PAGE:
• By definition, bioremediation is the use of living
organisms, primarily microorganisms, to degrade the environmental
contaminants into less toxic forms. The use of bacteria and
fungi and plants to break down or degrade toxic chemical
compo nds that ha e acc m lated in the en ironment.
• Bioremediation is the productive utilization of living systems to degrade, detoxify, transform, immobilize or stabilize toxic environmental contaminants.
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certain harmful chemicals, such as those found in gasoline and oil spills. When microbes completely digest these chemicals, they change them into water and harmless gases such as carbon dioxide.
General equation of bioremediation
Microbes + contaminants + electron acceptor = CO + H 0 + biomass
Thus, bioremediation is defined as the process
whereby organic wastes are biologically degraded under controlled conditions to an innocuous state, or to levels below concentration limits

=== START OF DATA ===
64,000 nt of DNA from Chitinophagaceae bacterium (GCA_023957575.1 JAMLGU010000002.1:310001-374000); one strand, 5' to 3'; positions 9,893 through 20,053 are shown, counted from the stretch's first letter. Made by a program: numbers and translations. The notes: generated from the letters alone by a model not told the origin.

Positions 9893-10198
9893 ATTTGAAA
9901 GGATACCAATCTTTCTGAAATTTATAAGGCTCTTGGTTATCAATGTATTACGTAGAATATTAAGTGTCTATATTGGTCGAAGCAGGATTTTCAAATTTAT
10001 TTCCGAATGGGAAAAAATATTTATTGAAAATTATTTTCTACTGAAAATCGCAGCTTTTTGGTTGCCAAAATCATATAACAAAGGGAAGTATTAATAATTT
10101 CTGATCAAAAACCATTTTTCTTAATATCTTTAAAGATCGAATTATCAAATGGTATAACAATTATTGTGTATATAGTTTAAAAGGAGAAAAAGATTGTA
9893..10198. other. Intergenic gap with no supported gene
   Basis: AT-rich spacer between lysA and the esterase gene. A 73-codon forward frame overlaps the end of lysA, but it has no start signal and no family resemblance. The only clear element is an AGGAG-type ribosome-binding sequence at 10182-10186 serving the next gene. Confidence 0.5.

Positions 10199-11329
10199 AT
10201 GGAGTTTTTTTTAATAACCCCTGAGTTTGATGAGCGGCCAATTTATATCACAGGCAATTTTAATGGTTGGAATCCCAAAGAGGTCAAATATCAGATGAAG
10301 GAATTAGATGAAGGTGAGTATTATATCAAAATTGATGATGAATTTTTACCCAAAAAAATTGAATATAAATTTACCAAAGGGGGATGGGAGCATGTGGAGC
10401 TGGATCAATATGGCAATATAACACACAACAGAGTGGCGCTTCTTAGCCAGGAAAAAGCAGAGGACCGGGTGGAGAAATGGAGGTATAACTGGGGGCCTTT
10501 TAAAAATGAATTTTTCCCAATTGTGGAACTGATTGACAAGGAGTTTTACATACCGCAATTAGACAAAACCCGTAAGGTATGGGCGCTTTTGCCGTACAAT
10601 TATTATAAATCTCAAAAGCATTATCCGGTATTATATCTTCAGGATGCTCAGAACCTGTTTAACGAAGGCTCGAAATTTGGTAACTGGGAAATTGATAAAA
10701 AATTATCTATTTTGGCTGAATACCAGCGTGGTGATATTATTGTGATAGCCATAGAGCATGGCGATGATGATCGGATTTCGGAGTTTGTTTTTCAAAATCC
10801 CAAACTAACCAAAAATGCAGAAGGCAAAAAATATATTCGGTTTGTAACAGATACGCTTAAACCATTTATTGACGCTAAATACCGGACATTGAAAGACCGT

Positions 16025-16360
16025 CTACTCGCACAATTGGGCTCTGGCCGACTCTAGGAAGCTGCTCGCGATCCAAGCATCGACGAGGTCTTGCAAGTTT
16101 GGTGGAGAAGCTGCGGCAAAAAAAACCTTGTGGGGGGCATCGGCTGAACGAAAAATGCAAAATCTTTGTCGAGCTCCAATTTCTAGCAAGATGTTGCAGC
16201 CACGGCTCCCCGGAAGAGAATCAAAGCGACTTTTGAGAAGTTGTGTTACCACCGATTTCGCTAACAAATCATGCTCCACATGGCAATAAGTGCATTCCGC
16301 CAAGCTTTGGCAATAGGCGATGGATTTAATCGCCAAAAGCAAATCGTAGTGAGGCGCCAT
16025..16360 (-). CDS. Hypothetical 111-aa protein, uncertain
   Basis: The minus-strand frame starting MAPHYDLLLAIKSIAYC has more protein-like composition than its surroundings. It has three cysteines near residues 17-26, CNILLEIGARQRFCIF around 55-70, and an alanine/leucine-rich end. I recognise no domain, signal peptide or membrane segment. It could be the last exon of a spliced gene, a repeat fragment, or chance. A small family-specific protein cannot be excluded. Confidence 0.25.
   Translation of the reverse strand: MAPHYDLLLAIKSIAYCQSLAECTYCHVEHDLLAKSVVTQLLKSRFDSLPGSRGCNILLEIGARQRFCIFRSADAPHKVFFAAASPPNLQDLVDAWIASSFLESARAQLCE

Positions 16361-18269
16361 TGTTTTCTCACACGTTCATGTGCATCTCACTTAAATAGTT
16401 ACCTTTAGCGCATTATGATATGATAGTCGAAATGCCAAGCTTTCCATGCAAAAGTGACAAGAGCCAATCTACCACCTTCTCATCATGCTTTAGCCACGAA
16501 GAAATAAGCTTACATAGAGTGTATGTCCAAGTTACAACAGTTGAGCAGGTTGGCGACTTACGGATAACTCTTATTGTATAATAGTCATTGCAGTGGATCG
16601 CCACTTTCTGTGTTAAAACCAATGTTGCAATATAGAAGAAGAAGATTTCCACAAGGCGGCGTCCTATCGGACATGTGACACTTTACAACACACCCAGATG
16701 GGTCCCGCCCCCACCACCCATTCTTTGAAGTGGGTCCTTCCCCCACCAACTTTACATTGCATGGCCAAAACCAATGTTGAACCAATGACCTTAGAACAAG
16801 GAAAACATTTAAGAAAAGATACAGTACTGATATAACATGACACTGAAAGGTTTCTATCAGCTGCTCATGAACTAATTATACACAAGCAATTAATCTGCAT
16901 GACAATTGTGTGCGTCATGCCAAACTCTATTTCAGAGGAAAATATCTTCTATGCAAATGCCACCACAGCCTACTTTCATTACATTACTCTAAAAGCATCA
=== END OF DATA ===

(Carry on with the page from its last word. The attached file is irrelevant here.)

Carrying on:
established by regulatory authorities.
Principles of bioremediation
In year 2000, Tate summarized the principles of bioremediation: 1 The relationship ofof comparative biochemistry applies equally to cultures of microbes and those present in the soil. 2. The microbial growth requirements are the same whether in the laboratory culture or in the field. 3. The ecological factors need to accommodate the presence of other microbes and adapt to the physical and chemical properties of the soil.
Aerobic and Anaerobic bioremediation
Various factors controls bioremediation
1. Availability of micro‐organisms such as bacteria, fungi etc which are capable of bioremediation 2. Availability of contaminants 3. Environmental factors such as:
i. Type of soil ii. Temperature iii. pH iv. Oxygen v. Electron acceptors vi. Nutrients
Factor Microbial population Oxygen
Desired Conditions Suitable kinds of organisms that can biodegrade all of the contaminants Enough to support aerobic biodegradation (about 2% oxygen in the gas phase or 0.4 mg/liter in the soil water) Soil moisture should be from 50–70% of the water holding capacity of the soil Ni h h lf ad h n d i